A piece in the New York Times the other day reported on a brand-new electoral system, adopted just this year in California. It's called the "top-two" primary. Never mind that you thought it came from Washington. The Times attributes it to Gov. Arnold Schwarzenegger.
This comes up in roundabout fashion, in a story by Matt Bai on Nov. 10, about the weirdness of the Alaska senatorial election. That one's plenty weird all right, and Bai predicts that — barring a change in primary election rules — more and more states will see the kind of fight that absorbs Alaskans at this moment. Sen. Lisa Murkowski, ambushed in the Republican primary by the Tea wing of her own party, has won a write-in campaign, a thing of wonder that happened only once before in American history (segregationist Strom Thurmond did it to the Democrats after South Carolina's Senate primary in 1954).
"It is a dynamic (independent-minded voters challenging the hierarchy of their own parties) that this year prompted a major change in California," Bai reports, "the state where most innovations, fast food computer chips, etc. — spring to life before sweeping eastward. In an initiative (now get this) championed by Gov. Arnold Schwarzenegger and opposed by both parties, voters approved an open primary system in which candidates of all qualifying parties will be put on the same primary ballot. Then the top two vote getters will enter a runoff in November, regardless of party."
Washington adopted the top-two system in 2004, through an initiative led by the Washington Grange. It survived a long series of court challenges and was used in the 2008 election. The one just past was the third time for the top-two system, and it seems to be working smoothly. Democratic and Republican hierarchies are still fighting it in federal court, because it weakens party influence.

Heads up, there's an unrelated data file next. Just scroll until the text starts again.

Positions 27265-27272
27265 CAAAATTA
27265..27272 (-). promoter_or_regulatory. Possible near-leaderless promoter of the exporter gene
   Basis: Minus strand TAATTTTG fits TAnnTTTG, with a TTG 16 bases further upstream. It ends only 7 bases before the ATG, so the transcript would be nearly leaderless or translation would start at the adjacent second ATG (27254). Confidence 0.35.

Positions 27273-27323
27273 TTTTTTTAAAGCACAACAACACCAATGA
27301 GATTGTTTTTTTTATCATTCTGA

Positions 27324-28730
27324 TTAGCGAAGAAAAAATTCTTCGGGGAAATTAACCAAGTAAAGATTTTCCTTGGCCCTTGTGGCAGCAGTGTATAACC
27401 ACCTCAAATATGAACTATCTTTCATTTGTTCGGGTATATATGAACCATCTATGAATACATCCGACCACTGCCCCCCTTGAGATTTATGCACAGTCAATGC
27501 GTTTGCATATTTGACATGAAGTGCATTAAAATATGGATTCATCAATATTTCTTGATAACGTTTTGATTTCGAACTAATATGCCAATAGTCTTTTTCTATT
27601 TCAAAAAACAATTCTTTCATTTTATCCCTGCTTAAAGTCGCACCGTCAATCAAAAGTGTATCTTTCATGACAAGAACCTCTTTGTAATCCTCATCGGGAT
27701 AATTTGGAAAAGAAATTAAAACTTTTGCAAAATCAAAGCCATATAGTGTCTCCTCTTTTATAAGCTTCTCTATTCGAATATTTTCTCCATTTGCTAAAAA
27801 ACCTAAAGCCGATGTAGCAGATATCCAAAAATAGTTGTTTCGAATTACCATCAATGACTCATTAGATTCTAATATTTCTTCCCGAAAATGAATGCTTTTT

Washington, you'll recall, used to run a very popular blanket primary — an open contest in which a voter could choose a candidate from either party. That worked fine for 70 years, until California swiped it. Then California's party leaders sued to overturn it, and won at the U.S. Supreme Court. That brought about the 2004 Washington Grange initiative that gave us top-two.
As critics predicted, it can produce an outcome where the surviving choices are both from the same party. That happened in 10 legislative races this year, in the heavily Democratic Seattle-Tacoma region and the heavily Republican Spokane area.
The NYT story suggests that top-two might well be the national norm in 10 or 12 years, as a more independent-minded generation of voters ascends into the age group that does most of the voting. They seem to carry far less party loyalty than their antecedents. The states will need to reform their primary election systems or brace for "more primary uprisings among sharply ideological voters followed by more write-in rebellions like Lisa Murkowski's."
Matt Bai probably has that part right. But with all due respect to the New York Times, someone should have told him that Washington adopted the top-two primary six years before Arnold got around to inventing it.